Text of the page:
Build a Garage to Add Value to Your Home
Are you thinking of adding a garage to your home? There are lots of advantages to this idea. You'll be protecting your vehicle -- not only from weather damage due to snow, hail, or strong sunlight, but also from theft. In addition, you may gain extra storage, much-needed room to work at crafts or hobbies, perhaps a cozy retreat (man cave, anyone?), a convenient home office, or even additional living space. The key to a successful garage construction project is careful planning before you begin to build. Here are 8 important steps.
- Look into zoning laws, setback rules, and homeowners association stipulations. Make sure that local regulations will allow you to build the garage of your dreams. Find out whether the garage addition will increase your property taxes.
- Think about your finances. The cost of building a garage starts at $30 per square foot for a basic attached unit. How do you plan to pay for it? If you can come up with the cash on the spot, great. Otherwise, you should line up your financing before you go any further. The most common methods are adding to your current mortgage or taking out a loan. Find out which would be cheaper and whether you qualify.
- Decide on the size. Consider not just your present needs, but also what they may be in the future, to get the most out of your garage. For example, a newly married couple may have only a subcompact at the moment, but in 5 or 10 years, might want room to park an SUV and a second car. If you have sufficient yard space, a 2- or even 3-bay garage will give you more flexibility, including room for large vehicles as well as storage and work space. For a 2-car garage, 20' x 20' is the minimum size, but 24' x 24' is preferable.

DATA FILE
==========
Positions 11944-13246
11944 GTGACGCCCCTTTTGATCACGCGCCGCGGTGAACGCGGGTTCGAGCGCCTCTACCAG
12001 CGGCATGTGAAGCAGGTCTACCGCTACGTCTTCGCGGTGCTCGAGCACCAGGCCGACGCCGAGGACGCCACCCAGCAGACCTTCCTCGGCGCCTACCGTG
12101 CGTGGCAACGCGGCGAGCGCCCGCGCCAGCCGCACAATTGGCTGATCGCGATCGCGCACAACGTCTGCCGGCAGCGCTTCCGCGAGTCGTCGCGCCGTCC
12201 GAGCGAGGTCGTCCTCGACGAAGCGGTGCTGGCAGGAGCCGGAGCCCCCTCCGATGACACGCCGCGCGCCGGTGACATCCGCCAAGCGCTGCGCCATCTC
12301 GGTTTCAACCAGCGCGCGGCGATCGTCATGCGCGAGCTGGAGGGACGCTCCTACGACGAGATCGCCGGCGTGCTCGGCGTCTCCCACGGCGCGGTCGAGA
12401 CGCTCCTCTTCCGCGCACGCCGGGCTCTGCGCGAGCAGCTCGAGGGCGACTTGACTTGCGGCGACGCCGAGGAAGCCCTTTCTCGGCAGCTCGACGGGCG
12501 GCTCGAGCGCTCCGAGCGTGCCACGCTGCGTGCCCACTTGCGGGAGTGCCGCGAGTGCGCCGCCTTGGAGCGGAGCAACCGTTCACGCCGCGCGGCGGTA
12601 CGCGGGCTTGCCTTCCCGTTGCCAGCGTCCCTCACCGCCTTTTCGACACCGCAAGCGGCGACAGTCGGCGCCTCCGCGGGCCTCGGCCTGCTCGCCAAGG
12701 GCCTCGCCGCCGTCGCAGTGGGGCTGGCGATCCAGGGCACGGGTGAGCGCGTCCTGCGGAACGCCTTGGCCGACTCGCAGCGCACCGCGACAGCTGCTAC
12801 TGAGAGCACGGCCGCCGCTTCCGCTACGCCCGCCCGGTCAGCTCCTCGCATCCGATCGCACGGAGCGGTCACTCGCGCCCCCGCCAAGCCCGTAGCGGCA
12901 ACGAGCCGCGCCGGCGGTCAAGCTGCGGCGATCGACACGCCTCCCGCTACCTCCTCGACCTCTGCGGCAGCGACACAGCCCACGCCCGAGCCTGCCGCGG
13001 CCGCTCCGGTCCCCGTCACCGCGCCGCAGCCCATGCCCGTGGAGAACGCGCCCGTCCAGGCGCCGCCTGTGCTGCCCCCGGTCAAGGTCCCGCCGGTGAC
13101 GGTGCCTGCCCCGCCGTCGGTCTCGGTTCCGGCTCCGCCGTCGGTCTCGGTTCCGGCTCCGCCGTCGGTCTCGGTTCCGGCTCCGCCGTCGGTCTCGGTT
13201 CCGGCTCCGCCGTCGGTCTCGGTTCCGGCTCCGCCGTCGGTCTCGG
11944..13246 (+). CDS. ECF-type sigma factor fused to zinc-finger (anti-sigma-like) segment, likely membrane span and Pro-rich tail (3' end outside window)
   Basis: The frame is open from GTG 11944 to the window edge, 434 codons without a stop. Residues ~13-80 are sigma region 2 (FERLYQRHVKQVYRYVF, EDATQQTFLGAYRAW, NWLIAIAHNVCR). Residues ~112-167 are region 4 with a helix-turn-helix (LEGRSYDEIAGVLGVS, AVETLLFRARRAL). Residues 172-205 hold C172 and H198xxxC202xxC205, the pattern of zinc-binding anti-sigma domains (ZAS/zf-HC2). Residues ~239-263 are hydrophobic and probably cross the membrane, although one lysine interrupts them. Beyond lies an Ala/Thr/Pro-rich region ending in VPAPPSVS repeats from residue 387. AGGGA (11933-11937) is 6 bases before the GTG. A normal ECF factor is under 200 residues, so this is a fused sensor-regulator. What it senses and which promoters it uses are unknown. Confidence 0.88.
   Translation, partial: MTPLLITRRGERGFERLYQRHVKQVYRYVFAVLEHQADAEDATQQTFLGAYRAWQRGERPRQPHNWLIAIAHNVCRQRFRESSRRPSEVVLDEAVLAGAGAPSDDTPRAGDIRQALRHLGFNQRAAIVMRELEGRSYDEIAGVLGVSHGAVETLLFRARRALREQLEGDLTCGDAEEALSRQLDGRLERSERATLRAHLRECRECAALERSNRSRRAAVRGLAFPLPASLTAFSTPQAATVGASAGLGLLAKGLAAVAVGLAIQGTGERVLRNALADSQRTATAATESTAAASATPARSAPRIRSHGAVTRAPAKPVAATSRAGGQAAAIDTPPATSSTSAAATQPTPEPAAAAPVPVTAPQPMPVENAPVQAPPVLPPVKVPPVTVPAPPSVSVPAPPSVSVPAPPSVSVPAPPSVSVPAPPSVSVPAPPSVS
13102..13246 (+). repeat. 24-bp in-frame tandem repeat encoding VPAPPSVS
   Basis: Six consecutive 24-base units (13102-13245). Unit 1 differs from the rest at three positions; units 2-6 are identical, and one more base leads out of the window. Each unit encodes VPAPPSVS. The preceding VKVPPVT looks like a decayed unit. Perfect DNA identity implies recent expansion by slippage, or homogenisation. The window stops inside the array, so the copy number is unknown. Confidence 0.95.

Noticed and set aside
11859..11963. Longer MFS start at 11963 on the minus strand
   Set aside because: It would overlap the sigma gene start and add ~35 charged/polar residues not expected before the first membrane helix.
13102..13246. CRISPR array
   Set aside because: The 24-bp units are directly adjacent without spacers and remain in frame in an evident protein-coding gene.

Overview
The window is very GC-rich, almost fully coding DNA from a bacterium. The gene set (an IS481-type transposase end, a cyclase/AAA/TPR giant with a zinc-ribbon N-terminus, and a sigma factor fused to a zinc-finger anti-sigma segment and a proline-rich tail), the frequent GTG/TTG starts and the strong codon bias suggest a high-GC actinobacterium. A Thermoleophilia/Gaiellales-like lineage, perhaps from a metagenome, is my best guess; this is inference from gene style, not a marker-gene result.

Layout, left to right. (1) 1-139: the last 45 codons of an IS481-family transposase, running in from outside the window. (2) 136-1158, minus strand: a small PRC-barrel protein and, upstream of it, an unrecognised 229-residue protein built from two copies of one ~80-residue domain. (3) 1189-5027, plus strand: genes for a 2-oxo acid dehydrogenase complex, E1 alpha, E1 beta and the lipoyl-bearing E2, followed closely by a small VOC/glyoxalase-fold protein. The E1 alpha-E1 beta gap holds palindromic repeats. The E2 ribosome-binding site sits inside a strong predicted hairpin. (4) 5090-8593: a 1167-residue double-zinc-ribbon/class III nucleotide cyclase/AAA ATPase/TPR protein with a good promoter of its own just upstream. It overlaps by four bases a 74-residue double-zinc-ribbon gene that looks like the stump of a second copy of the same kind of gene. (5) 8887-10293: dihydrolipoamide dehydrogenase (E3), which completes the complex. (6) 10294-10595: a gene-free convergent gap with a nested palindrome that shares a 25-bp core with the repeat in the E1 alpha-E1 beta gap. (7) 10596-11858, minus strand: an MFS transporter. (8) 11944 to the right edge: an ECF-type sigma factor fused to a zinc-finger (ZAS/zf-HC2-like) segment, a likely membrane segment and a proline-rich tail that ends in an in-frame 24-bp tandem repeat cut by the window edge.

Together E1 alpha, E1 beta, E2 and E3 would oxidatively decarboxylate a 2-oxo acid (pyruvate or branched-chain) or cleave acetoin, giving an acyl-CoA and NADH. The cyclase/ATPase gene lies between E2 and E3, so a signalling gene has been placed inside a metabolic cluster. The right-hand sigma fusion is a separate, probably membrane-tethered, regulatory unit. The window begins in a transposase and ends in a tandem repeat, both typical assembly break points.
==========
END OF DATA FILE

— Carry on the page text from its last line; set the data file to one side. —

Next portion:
- Choose between a detached and an attached garage. Attached garages are less expensive, because they make use of an existing house wall and can be connected to your home's electrical system. (You may, however, need to upgrade your panel to accommodate appliances or power tools you'll be using in the garage.) It's also more comfortable to access your car or workshop via the house door to an attached garage. A detached garage offers different benefits: it's generally easier to obtain a building permit and to enlarge in future. You'll have more privacy and security when there's no direct access to your home, and will avoid the risk of gasoline fumes or carbon monoxide in the house.
- Make sure the garage matches your home. Coordinate these elements for a unified look: size, style, and details like the roof line, exterior finish, and garage door type. All this will make for a more attractive appearance and enhanced curb appeal.
- Plan for electrical and plumbing needs. How will you heat and cool the space? (Don't forget to insulate -- it's much simpler to do during the garage construction process.) Do you plan to install ductwork and is there room? Which local utilities will you need to connect to? Electricity is obvious, but plumbing is also essential if you wish to install a washing machine, sink, and/or toilet in the new garage. Once you're sure of what you want, it's recommended to have a professional draw up the official plans.
- Look at the potential dollar value. Find out whether your garage can legally be converted into living space for extra income at some future date. If and when you plan to sell, the garage will be one of the first parts of the home that potential buyers will see, so take care to make it look attractive and fit in with the character of the neighborhood as a whole. Building a garage tends to bring a good return on your investment and help your home sell more readily. In fact, not having one may well act as a deal breaker, especially in areas with severe weather.
- Find a good contractor. Compare multiple cost estimates to build your garage. (Remember -- cheapest is not necessarily best!) Make sure you work with a licensed, insured contractor who will pull the necessary permits for you and sign a written contract.
Laura Firszt writes for networx.com.
Updated June 28, 2018.
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